Best Foreign Film
Aloys – Tobias Nölle (Switzerland)
On Body and Soul – Ildikó Enyedi (Hungary)
Raw – Julia Ducournau (France)
Thelma – Joachim Trier (Norway)
The Handmaiden – Park Chan-wook (South Korea)
The Insult – Ziad Doueiri (Lebanon)
Best Directorial Debut
Columbus – Kogonada
Get Out – Jordan Peele
Lady Bird – Greta Gerwig
Manifesto – Julian Rosefeldt
Most Beautiful Island – Ana Asensio
Raw – Julia Ducournau
A Cure for Wellness – Gore Verbinski
mother! – Darren Aronofsky
Oh Lucy! – Atsuko Hirayanagi
Princess Cyd – Stephen Cone
Valerian and the City of a Thousand Planets – Luc Besson
World of Tomorrow: Episode 2 – Don Hertzfeldt
art, Cannes, capitalism, Captain Fantastic, cinematography, existence, family, fascism, film, film review, generation gap, humanity, life, love, Matt Ross, music, philosophy, religion, sex, society, Viggo Mortensen
Captain Fantastic (2016)
Director: Matt Ross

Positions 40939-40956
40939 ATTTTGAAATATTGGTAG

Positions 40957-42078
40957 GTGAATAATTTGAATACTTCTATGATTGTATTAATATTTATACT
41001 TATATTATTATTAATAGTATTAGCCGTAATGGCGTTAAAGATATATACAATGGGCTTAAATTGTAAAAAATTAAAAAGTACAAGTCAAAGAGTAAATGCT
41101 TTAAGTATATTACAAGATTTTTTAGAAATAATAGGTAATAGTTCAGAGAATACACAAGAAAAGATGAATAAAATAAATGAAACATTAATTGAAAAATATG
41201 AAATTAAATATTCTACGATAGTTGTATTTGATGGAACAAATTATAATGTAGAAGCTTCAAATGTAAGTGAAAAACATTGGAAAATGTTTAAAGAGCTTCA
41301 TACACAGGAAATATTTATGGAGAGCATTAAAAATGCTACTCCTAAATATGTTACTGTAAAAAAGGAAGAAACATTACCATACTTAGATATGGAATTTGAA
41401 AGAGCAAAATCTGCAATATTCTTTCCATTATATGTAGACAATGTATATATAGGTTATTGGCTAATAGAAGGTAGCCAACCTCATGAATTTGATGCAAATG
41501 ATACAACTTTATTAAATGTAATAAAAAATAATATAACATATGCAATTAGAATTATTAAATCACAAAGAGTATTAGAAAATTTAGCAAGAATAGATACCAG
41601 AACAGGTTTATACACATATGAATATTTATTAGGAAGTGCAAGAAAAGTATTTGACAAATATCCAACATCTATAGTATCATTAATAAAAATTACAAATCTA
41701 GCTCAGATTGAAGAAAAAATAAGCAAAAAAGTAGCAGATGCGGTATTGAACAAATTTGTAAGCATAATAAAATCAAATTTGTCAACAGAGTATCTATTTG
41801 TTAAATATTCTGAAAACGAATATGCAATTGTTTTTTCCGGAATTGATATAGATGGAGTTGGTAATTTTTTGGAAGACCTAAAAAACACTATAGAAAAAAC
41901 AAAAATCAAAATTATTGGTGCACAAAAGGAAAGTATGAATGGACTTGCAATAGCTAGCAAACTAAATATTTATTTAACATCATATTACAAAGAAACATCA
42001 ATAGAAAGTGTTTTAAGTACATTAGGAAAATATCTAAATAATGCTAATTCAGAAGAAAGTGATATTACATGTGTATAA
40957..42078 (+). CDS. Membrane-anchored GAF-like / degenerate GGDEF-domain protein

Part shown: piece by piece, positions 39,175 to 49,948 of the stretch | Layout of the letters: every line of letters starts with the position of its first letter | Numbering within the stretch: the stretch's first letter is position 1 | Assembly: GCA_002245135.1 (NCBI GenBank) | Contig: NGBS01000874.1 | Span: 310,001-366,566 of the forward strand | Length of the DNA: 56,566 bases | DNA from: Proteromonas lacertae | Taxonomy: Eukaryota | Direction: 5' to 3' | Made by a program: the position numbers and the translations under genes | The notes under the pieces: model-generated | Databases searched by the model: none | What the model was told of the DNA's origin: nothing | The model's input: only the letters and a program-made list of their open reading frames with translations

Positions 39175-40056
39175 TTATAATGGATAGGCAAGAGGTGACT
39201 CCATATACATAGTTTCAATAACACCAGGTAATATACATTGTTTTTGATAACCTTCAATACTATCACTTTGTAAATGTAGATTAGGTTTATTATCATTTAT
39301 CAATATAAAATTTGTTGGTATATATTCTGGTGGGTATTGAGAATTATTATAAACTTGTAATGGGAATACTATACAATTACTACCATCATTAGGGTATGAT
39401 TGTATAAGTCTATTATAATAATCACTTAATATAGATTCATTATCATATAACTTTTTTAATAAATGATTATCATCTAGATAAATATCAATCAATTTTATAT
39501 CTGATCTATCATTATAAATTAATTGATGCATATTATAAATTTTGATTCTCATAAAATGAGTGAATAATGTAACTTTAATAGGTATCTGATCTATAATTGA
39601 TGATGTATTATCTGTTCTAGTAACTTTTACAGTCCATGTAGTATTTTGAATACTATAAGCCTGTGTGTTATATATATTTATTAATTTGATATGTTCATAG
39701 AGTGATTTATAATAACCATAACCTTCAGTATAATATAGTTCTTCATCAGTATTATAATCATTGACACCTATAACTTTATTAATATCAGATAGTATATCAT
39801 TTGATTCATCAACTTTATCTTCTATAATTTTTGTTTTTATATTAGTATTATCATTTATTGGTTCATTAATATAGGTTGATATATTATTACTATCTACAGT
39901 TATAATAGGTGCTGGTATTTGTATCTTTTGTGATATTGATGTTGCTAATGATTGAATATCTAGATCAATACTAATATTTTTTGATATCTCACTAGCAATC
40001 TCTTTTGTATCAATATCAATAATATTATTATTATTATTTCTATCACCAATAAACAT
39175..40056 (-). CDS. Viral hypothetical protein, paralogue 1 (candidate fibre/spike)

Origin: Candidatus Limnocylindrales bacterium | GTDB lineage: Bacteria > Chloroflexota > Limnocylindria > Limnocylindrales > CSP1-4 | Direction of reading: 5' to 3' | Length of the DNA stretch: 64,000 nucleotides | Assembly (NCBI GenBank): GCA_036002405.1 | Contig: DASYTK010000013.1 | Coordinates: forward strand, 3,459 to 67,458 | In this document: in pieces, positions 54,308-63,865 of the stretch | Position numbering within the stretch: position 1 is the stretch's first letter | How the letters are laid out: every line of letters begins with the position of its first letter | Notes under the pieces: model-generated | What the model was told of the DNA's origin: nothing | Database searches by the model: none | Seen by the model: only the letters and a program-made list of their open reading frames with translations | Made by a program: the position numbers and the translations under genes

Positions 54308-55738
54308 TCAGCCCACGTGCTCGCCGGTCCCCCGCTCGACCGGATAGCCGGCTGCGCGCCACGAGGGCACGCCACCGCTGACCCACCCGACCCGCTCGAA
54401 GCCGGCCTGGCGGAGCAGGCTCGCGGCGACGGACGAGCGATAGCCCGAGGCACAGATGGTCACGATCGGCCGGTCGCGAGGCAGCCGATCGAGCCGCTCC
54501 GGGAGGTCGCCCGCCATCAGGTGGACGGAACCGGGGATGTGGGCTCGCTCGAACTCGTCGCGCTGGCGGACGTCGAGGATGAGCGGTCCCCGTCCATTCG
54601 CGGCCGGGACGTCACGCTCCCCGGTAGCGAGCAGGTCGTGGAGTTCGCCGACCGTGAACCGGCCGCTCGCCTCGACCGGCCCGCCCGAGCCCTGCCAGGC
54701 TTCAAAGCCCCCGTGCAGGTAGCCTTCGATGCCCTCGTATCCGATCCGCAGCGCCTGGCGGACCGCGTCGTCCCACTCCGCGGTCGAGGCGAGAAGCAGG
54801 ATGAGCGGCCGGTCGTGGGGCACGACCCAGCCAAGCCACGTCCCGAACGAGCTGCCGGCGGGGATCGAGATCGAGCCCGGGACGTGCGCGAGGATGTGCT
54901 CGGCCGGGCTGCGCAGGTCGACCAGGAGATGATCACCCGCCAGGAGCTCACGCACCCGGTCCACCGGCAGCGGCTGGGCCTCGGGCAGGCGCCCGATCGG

Like Ben and his children attending a funeral all dressed in bright red and green, Matt Ross’ Captain Fantastic is a soulful burst of color in the dark sad affair that is current moviemaking. Telling the story of the Cash family, the film follows the everyday life of Ben (masterfully played by Viggo Mortensen) as he trains and educates his six children in the middle of a forest. The setting may first seem like a summer camp but it turns out to be the permanent residence of the family where they exercise, hunt, play music, and learn everything from self-defense and bone carving to quantum physics and law. Their utopian microcosm is suddenly disturbed when they receive the news of their hospitalized mother’s death. What follows is the journey of a family vying to prove itself to the world.